Richard Walters has been a constant source of musical genius in his native Oxford for some years now. When his band Theremin released the single Minor Planets on local label Shifty Disco it seemed only a matter of time before someone picked up on his way with a tune and his wonderfully delicate voice.
Sadly it wasn’t to be, and in the time between Theremin’s disappointing collapse and the release of The Animal, it appeared that Walters was destined to become a local legend and nothing more, despite having secured a publishing deal with Warner Chappell and receiving a fair bit of attention after one of his songs was used on CSI:Miami (All At Sea – which appears on this album).
Given a bit of luck, it’s wholly possible that Walters’ considerable talents could finally reach a wider audience with the release of this album, for it’s fairly safe to say that Richard Walters has never, ever been referred to as “The Animal”. The evidence provided by this album suggests that the necessary ingredients to be a wild man are simply not in him. Stripped of a band, Walters now plies his trade as a singer songwriter, and what he lacks in muscle is more than made up for with his remarkably delicate voice.
Comparisons to the likes of Jeff Buckley or Thom Yorke are not entirely without foundation, as Walters is in possession of a voice that can break hearts within seconds. Pitched in a high register and shot through with an aching quality that few vocalists can pull off convincingly he is far from a wannabe emulator, and indeed, he uses his greatest asset to devastating effect throughout The Animal.
Single Brittle Bones opens the album and is glorious in its minimal approach. A basic guitar line forms the basis of the track while interjections from glockenspiel, piano and a gorgeous female backing vocal round the track out. Over all this Walters drawls his rounded vowels and tale of heartbreak with an almost whispered vocal that nearly cracks under the emotion. It’s a strong opening to say the least.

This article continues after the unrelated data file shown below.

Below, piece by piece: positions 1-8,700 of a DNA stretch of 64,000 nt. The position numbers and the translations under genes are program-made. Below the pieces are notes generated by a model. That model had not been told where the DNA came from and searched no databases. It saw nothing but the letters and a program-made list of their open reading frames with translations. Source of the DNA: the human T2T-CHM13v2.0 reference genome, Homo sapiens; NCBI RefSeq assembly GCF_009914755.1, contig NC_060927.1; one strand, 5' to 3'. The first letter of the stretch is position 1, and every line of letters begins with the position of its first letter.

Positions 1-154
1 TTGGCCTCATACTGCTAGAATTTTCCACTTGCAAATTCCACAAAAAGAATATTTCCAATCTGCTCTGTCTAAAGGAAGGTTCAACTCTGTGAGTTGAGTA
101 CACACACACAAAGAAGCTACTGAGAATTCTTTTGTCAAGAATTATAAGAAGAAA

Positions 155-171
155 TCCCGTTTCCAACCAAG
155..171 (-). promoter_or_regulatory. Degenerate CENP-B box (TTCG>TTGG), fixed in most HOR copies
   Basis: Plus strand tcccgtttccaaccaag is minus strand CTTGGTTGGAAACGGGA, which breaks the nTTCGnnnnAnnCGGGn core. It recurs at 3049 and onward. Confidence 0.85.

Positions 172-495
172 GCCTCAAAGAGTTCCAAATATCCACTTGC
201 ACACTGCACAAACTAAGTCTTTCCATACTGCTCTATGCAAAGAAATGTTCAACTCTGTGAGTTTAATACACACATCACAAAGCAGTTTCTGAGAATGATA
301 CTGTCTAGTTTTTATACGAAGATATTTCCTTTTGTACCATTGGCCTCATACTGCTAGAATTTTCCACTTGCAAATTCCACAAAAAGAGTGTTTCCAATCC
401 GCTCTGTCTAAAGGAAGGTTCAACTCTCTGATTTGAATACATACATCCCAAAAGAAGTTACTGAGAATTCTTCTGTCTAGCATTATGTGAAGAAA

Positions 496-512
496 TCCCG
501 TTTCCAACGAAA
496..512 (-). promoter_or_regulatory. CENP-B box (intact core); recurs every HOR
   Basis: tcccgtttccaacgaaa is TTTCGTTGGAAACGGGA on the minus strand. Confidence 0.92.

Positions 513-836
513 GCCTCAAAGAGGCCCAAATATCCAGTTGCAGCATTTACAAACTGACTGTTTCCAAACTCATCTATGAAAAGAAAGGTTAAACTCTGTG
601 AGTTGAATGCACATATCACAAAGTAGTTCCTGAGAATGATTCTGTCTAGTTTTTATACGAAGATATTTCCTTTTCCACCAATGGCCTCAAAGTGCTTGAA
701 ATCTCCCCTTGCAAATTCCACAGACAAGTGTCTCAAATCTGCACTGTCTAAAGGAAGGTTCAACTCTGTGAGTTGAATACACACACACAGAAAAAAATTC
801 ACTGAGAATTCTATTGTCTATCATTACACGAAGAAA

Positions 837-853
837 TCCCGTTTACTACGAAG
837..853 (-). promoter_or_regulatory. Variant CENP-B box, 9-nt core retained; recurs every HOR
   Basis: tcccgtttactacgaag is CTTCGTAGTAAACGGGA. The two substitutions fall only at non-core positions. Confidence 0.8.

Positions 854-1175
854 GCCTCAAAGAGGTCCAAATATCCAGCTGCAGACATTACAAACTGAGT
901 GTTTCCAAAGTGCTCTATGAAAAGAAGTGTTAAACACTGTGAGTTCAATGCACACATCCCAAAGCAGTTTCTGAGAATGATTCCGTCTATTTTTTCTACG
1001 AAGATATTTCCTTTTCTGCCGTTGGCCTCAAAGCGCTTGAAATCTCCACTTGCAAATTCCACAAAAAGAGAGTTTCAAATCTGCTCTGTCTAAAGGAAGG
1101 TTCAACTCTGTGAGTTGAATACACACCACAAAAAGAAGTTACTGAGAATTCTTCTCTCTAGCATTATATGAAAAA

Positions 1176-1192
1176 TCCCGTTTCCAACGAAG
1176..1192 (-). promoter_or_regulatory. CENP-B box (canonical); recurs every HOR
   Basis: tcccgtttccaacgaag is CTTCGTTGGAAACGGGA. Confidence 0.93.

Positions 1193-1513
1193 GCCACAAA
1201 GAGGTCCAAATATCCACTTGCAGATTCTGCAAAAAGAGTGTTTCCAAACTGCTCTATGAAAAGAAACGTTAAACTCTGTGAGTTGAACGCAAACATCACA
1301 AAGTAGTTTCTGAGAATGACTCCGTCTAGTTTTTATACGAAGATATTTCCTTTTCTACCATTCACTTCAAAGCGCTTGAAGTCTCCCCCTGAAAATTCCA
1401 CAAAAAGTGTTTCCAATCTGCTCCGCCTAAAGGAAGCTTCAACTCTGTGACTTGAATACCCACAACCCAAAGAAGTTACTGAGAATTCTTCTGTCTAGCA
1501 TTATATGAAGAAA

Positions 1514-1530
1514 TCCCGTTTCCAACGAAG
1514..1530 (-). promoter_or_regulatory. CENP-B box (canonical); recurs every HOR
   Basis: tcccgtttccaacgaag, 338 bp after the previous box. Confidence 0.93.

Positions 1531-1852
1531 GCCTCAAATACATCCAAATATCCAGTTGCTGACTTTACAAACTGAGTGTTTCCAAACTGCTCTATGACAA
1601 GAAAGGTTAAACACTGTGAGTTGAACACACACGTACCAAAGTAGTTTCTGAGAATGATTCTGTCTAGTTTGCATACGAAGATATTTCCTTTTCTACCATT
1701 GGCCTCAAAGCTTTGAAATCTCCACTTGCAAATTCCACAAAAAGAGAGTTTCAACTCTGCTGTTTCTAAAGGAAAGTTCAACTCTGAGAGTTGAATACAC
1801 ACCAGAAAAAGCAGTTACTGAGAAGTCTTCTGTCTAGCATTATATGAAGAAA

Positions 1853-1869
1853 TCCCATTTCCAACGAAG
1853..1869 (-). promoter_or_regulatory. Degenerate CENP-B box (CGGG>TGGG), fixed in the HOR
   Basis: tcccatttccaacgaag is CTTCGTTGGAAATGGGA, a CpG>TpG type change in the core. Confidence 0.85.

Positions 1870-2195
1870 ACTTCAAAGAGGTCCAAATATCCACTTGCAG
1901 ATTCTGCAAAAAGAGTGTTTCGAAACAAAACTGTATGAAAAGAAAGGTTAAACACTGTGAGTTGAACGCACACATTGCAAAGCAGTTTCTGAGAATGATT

All At Sea is bubbling with sadness that is far from brooding, but is instead oddly uplifting. Artfully layered strings push his plaintive vocals to new heights, and it would be a cynical swine whose heart didn’t skip a beat when Walters soars up through the scales during one of the song’s most emotive motifs.
It’s not all sadness and heartbreak though. The Daniel Johnson cover True Love Will Find You In The End suits Walters perfectly as he takes the positive message within Johnson’s lyrics and adds weight and hope to it. It may sound thoroughly depressing initially, but those rays of light peek through the clouds clearly by the end of the track.
Ultimately these songs of heartbreak and disillusionment showcase an unbelievable vocal talent, and if you’re in the mood for that kind of thing then this is the perfect album. It is. however, a little hard to get away from the fact that, at times, Walters relies a little too heavily on his voice and neglects to write anything more than a terribly basic, and occasionally uninspiring, musical accompaniment. The Animal is also at times far too one paced; it’s sad that Walters hasn’t mixed it up a little. That said, there is no denying that The Animal is a very accomplished, affecting record, and one that should give Richard Walters the recognition he so richly deserves.